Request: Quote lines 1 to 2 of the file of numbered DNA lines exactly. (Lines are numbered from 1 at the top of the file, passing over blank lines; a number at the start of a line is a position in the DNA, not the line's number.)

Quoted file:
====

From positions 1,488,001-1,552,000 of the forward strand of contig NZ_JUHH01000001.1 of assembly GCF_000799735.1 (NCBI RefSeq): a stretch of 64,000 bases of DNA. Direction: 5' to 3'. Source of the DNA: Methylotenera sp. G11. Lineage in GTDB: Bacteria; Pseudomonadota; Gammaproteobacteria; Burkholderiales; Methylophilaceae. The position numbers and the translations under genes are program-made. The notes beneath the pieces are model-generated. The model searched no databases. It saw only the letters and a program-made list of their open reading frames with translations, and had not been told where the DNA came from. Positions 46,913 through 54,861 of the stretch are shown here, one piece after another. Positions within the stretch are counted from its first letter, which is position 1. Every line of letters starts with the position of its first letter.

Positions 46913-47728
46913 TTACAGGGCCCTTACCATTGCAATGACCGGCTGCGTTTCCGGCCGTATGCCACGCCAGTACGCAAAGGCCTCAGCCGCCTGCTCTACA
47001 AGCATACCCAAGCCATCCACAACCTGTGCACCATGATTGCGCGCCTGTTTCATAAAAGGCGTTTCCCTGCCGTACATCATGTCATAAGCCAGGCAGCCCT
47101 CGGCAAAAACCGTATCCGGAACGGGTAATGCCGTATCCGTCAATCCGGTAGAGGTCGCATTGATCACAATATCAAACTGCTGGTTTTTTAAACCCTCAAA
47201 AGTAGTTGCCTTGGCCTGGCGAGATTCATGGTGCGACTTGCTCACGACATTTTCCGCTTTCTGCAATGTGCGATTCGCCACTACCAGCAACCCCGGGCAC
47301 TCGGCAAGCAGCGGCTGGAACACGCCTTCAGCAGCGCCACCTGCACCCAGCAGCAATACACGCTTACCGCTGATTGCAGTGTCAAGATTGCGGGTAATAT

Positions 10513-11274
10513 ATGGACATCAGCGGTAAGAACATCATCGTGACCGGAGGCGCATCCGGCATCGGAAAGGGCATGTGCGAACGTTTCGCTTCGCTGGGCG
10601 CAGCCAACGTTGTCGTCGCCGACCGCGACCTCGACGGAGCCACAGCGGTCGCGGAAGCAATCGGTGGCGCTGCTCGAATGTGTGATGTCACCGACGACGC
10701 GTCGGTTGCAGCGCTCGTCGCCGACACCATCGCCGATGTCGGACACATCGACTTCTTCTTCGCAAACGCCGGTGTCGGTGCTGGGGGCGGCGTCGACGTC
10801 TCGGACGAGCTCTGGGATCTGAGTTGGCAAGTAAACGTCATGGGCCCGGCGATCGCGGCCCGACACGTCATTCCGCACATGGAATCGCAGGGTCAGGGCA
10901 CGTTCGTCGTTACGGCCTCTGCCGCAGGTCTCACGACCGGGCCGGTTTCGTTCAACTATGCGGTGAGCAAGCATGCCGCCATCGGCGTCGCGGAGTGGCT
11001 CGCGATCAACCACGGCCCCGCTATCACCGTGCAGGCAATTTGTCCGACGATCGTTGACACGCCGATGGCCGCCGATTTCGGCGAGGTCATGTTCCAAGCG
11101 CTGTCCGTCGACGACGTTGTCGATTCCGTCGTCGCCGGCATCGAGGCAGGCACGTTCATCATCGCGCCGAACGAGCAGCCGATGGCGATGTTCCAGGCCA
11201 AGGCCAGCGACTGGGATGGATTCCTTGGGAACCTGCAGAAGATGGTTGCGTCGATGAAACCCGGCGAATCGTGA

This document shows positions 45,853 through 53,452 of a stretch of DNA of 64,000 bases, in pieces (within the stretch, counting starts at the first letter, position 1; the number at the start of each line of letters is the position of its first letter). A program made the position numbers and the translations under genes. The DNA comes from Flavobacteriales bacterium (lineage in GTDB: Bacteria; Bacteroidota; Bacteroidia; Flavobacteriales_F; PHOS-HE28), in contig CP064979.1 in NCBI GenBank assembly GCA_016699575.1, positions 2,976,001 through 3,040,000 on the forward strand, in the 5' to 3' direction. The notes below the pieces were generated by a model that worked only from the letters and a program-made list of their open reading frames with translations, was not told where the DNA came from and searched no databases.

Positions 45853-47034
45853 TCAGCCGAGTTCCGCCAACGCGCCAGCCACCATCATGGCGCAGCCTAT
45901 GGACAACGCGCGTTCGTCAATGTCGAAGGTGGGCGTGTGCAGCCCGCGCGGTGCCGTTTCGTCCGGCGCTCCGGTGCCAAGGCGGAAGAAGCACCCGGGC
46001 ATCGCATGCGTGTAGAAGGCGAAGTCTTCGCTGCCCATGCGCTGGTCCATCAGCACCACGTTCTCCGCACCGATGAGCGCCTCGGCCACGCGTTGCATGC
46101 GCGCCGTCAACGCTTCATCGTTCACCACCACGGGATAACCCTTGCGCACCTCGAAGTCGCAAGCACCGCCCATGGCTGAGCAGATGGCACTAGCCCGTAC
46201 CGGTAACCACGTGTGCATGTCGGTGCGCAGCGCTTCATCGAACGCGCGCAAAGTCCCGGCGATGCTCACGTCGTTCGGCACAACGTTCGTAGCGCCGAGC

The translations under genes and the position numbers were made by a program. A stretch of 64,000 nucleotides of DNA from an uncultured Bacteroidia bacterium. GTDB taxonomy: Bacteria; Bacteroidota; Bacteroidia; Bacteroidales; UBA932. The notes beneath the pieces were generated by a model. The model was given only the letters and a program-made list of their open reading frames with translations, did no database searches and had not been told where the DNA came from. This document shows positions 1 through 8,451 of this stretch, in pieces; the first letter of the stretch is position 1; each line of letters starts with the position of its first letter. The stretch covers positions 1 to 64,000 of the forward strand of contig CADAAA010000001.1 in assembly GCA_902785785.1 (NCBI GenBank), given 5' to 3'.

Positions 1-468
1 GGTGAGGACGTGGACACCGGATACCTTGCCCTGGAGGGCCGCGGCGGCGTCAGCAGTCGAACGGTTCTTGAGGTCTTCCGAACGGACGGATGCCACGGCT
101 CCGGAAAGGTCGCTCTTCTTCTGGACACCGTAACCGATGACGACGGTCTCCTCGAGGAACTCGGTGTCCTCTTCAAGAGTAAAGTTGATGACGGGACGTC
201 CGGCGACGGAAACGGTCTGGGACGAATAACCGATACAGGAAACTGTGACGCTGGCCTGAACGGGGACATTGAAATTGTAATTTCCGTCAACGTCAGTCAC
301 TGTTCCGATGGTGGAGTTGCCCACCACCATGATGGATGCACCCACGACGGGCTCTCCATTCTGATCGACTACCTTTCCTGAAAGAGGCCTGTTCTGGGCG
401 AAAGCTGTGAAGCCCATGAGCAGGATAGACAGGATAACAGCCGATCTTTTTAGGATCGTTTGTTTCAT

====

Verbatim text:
From positions 1,488,001-1,552,000 of the forward strand of contig NZ_JUHH01000001.1 of assembly GCF_000799735.1 (NCBI RefSeq): a stretch of 64,000 bases of DNA. Direction: 5' to 3'. Source of the DNA: Methylotenera sp. G11. Lineage in GTDB: Bacteria; Pseudomonadota; Gammaproteobacteria; Burkholderiales; Methylophilaceae. The position numbers and the translations under genes are program-made. The notes beneath the pieces are model-generated. The model searched no databases. It saw only the letters and a program-made list of their open reading frames with translations, and had not been told where the DNA came from. Positions 46,913 through 54,861 of the stretch are shown here, one piece after another. Positions within the stretch are counted from its first letter, which is position 1. Every line of letters starts with the position of its first letter.

Positions 46913-47728